EV Does It: Incentives Help Building Owners Offset The Cost Of Installing Electric Vehicle Charging Stations

This article originally appeared on Bisnow.

ExxonMobil CEO Darren Woods’ recent prediction that 100% of new vehicles sold in 2040 will be electric likely sent two important messages to the real estate world.

One is that when the head of a giant petroleum company says electric vehicles are the future, then it seems the age of EVs has finally arrived. Secondly, it is time to get buildings ready for an influx of residents and tenants demanding charging stations.

Chris Vargas, senior vice president of business development for Chargie, a California-based installer of EV charging stations in multifamily and commercial buildings, said those takeaways are spot-on.

“About 70% of people right now see themselves buying an electric vehicle in the next two to three years, so property owners really need to think about how they’re going to meet the demand,” he said.

Vargas added that building owners should not take Woods’ 18-year timeline to mean they have close to two decades to prepare. In fact, it might actually be closer to a mere 18 months — that is, if they want to take advantage of generous incentives now available to support the cost of installing EV infrastructure.

The Biden administration designated nearly $5B to help develop the nation’s EV charging capabilities along important transportation corridors. This will enable EV drivers to make much longer trips without needing to worry about being stranded in areas that lack charging infrastructure.

However, most EV charging takes place where a driver lives, which suggests that charging stations will soon be a must-have amenity at multifamily properties. Fortunately for building owners, millions of dollars in incentives are available through power utilities to offset the expense.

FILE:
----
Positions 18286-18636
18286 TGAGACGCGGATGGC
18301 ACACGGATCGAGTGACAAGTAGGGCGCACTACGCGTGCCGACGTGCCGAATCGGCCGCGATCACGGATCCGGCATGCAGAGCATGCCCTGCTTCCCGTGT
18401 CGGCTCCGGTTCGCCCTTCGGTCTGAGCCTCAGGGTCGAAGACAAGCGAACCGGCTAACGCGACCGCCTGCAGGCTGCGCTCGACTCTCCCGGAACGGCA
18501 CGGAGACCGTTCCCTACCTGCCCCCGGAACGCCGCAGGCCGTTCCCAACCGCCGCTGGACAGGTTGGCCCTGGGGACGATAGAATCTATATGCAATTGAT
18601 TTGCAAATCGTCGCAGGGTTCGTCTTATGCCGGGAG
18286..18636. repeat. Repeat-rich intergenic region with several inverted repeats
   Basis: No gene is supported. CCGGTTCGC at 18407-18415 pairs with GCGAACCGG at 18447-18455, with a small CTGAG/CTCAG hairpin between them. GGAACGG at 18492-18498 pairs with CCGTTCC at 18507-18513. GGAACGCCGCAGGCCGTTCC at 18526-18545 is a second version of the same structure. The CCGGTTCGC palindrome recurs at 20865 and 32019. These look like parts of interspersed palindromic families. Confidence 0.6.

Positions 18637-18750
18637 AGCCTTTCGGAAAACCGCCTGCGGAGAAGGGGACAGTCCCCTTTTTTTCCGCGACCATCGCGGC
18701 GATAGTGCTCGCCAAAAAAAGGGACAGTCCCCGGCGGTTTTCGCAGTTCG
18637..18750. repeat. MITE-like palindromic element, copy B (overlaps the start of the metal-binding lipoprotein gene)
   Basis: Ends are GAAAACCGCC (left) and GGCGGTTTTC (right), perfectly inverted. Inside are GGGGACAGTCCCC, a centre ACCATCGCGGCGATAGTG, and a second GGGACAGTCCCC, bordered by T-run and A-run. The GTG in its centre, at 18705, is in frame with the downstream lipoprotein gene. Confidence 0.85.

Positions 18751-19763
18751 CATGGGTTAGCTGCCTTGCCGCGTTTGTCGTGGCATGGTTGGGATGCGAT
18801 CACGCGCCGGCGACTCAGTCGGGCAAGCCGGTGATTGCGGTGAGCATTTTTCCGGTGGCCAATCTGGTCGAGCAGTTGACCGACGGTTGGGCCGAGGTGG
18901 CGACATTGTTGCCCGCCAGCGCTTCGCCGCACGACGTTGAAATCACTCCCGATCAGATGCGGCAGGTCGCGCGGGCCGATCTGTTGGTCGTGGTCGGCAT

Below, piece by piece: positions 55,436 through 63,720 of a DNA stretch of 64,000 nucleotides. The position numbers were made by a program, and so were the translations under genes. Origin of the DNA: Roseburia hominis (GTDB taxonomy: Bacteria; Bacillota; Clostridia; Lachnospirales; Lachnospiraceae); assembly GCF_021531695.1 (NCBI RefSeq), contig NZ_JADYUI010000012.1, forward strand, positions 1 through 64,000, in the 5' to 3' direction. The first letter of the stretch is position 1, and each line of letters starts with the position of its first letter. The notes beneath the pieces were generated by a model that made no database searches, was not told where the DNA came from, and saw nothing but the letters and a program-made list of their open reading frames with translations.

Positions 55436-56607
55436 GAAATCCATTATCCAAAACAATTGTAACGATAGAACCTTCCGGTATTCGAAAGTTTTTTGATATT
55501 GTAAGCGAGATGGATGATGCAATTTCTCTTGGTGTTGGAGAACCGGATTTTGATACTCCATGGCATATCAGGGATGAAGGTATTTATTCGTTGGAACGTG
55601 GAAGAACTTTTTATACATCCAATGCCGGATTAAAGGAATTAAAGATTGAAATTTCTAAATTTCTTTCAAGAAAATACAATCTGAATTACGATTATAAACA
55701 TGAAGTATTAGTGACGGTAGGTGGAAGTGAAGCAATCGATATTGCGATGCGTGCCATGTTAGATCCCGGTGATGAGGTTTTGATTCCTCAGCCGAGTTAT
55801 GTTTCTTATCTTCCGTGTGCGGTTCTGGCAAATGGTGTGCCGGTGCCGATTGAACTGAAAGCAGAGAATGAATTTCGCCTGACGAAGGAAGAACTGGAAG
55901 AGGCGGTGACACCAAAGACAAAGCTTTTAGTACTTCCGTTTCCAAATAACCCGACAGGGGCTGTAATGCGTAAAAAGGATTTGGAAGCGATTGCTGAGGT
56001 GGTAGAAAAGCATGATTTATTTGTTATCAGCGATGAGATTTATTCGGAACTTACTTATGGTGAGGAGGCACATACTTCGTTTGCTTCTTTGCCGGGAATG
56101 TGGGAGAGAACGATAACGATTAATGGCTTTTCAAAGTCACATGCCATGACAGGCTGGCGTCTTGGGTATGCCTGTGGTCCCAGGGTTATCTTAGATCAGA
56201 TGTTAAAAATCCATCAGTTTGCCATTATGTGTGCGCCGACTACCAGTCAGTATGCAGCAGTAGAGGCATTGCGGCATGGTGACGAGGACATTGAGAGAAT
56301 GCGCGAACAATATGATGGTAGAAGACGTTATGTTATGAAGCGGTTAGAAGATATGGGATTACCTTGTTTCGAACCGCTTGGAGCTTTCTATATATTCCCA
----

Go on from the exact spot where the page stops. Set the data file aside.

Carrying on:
With multifamily buildings expected to spend $2.5B to add charging capabilities, that is no small thing.

“Of the 17,000 chargers Chargie has installed on more than 1,000 properties, 90% have been completely paid for by rebates and incentives,” Vargas said. “Large properties can receive more than $200K worth of infrastructure without an investment. There definitely is an opportunity here for building owners.”

The catch? Vargas said the process of applying for and actually obtaining a rebate typically takes about 18 months. That means that the time to act is now.

“Thousands of applications have already been filed for these incentives,” he said. “You need to get in the queue now before demand really starts to take off in the next few years if you want to take advantage of these programs.”

Also, Vargas said, the current incentives won’t be around forever.

“I compare it to the Americans with Disabilities Act of 1990, when all those incentives were available to pay for ramps and railings,” he said. “Most of those incentives have since gone away.”

Vargas recommended that building owners check with their local utility to obtain a list of approved EV system vendors that have technical know-how but also understand how the incentive application process works. While property owners and managers might be tempted to tackle this on their own, they may not have the resources to navigate the process.